Statutory interpretation starts with the text. See Barnhart v. Sigmon Coal

    Co., 534 U.S. 438, 450 (2002) (As in all statutory construction cases, we begin with

    the language of the statute. The first step is to determine whether the language at issue

    has a plain and unambiguous meaning with regard to the particular dispute in the

    case.). Instrumentality is not an uncommon word in the law. See United States Code

    (2009) (using the term instrumentality 1,492 times). Blacks defines instrumentality

    as [a] thing used to achieve an end or purpose. Blacks Law Dictionary(9th ed.


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    2009). Websters defines it as something through which an end is achieved or

    occurs Merriam-Webster's Dictionary of Law (1996 ed.).

    Therefore, in the context of the FCPA, a government instrumentality is an entity

    through which a government achieves an end or purpose. And government purposes

    can be myriad. For governments like Mexico that decide to provide electricity as a

    government service, the entity providing the electricity is an instrumentality of the


    Remarkably, OSheas Motion acknowledges that the common meaning of

    instrumentality includes government Commissions. Mot. 3. By its very name

    (Comisin Federal de Electicidad ), that is exactly what CFE is: a commission of the

    Mexican government. Even OSheas understanding of the ordinary meaning of

    instrumentality would thus include a government commissions such as CFE.

    2. Canons Of Construction Also Demonstrate That CFE Is An


    Canons of construction further demonstrate that CFE is an

    instrumentality of the Mexican government. One such canon that rejects OSheas

    narrow definition is that courts should not interpret a statute in a way that renders

    other portions of the statute meaningless. See Reiter v. Sonotone Corp., 442 U.S. 330,

    Power utilities in nearly 85 developing countries are still owned and operated by the1

    state. Exhibit C (Sunita Kikeri and Aishetu Kolo, The World Bank Group, State Enterprises at3 (Feb. 2006),


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    339 (1978) (explaining that [in] construing a statute we are obliged to give effect, if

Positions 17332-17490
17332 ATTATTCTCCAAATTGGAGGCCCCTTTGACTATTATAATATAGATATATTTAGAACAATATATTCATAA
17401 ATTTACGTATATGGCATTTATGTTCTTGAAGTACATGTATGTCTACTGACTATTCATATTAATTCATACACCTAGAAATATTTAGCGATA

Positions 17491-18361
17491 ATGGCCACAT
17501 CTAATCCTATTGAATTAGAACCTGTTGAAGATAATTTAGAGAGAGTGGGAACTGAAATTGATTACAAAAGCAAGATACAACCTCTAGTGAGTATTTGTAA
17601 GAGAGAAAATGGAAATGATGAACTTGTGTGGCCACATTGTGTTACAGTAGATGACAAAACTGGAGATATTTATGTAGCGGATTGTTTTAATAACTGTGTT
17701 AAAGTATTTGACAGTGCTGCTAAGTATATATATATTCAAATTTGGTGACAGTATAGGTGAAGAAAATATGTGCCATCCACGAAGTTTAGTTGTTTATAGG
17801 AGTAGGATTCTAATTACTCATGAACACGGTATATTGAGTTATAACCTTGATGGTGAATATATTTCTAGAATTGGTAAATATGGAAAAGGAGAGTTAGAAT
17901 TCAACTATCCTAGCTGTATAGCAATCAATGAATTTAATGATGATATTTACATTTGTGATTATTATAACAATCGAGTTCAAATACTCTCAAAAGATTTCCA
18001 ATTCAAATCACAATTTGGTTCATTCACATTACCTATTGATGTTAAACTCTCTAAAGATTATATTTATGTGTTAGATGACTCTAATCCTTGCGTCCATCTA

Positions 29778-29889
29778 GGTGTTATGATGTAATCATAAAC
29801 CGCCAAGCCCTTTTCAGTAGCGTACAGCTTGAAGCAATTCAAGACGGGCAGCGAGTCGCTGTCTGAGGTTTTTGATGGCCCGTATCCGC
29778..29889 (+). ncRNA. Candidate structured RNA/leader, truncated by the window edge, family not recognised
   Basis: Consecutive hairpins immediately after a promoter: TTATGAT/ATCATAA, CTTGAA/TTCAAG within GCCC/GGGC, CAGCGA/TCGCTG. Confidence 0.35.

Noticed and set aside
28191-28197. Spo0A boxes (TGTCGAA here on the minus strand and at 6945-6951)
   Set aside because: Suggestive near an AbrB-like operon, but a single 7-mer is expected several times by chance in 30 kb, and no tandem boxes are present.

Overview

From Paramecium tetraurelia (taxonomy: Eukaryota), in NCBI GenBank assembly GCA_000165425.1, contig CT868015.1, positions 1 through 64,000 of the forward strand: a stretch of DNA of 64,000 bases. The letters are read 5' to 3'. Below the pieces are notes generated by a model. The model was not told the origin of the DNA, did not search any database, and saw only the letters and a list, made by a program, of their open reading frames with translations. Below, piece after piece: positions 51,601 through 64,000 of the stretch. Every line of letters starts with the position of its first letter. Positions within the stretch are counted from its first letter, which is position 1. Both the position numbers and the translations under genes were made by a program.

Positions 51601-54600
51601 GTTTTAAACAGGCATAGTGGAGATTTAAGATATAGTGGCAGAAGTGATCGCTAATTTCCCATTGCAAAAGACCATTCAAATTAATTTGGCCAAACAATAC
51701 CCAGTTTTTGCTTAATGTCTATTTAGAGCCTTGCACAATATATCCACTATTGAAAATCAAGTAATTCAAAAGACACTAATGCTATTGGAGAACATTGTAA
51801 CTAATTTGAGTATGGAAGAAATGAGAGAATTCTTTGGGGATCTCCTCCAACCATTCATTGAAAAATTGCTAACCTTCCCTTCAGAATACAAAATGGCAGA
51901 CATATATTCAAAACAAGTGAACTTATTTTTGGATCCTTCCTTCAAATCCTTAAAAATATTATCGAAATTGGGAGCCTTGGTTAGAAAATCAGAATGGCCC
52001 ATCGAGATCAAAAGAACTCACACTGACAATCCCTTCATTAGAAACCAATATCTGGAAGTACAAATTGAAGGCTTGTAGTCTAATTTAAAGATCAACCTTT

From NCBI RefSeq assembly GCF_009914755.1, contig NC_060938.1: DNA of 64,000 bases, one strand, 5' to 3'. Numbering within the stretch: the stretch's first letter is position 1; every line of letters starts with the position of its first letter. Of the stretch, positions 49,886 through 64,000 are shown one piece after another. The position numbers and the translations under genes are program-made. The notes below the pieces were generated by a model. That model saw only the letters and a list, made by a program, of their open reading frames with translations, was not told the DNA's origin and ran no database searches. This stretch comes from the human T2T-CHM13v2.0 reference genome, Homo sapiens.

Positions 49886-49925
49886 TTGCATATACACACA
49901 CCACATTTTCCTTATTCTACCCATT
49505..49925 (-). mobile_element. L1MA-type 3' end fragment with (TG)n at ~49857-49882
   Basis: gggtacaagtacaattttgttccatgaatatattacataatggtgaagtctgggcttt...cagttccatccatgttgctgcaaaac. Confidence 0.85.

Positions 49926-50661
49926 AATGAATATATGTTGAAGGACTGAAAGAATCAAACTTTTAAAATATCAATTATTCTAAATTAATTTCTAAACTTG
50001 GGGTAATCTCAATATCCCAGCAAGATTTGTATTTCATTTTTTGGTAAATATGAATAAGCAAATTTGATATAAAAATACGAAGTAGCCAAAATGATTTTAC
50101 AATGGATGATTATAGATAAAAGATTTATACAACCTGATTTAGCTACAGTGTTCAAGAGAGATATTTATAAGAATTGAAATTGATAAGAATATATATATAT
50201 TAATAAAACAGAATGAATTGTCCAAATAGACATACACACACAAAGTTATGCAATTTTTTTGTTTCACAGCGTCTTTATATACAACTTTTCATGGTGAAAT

possible, to every word Congress used); In re Southern Scrap Material Co., 541 F.3d

    584, 594 (5th Cir. 2008) (rejecting interpretation of statute that would violate canon

    that discourages courts from adopting a reading of the statute that renders any part

    of the statute surplusage (quoting Tug-ALLIE B, Inc. v. United States, 273 F.3d 936,

    942 (11th Cir. 2001))). A definition of instrumentality that excluded officials at a

    state-owned utility would render meaningless parts of the FCPA exception for

    routine governmental action. 15 U.S.C. 78dd-2(b). This provision provides

    (b) Exception for routine governmental action

    Subsections (a) and (i) of this section [prohibiting payments to foreign

    officials, political parties, and party officials] shall not apply to any

    facilitating or expediting payment to a foreign official, political party, or

    party official the purpose of which is to expedite or to secure the

    performance of a routine governmental action by a foreign official,

    political party, or party official.

    Id. The FCPA goes on to define precisely what a routine governmental action is:

    (A) The term routine governmental action means only an action

    which is ordinarily and commonly performed by a foreign official


    (iii) providing police protection, mail pick-up and delivery, or

    scheduling inspections associated with contract

    performance or inspections related to transit of goods

    across country;


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    (iv) providing phone service, power and water supply,loading

    and unloading cargo, or protecting perishable products or

    commodities from deterioration; or

    (v) actions of a similar nature.

    15 U.S.C. 78dd-2(h)(4)(emphasis added). If the routine governmental action

    exception for providing phone service, power and water supply and mail service

    has meaning, then the definition of foreign official must include officials at

    governmental entities that provide phone service, electricity, water, and mail service.

    Governmental entities that perform such tasks typically include state-owned

    telecommunications companies, state-owned electric and water utilities, and state-

    owned postal services.

    It is also a long-established canon of construction that an act of Congress

    ought never to be construed to violate the law of nations if any other possible

    construction remains . . . . Murray v. The Schooner Charming Betsy, 6 U.S. (2

    Cranch) 64, 117-18 (1804); see also Restatement of Foreign Relations Law (Third)

    Section 114 (Where fairly possible, a United States statute is to be construed so as

    not to conflict with international law or with an international agreement of the United

    States.). The rationale behind this Charming Betsy canon is straightforward:

    If the United States is to be able to gain the benefits of international

    accords and have a role as a trusted partner in multilateral endeavors, its

    courts should be most cautious before interpreting its domestic

    legislation in such manner as to violate international agreements.


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    Vimar Seguros y Reaseguros, S.A. v. M/V Sky Reefer, 515 U.S. 528, 539 (1995).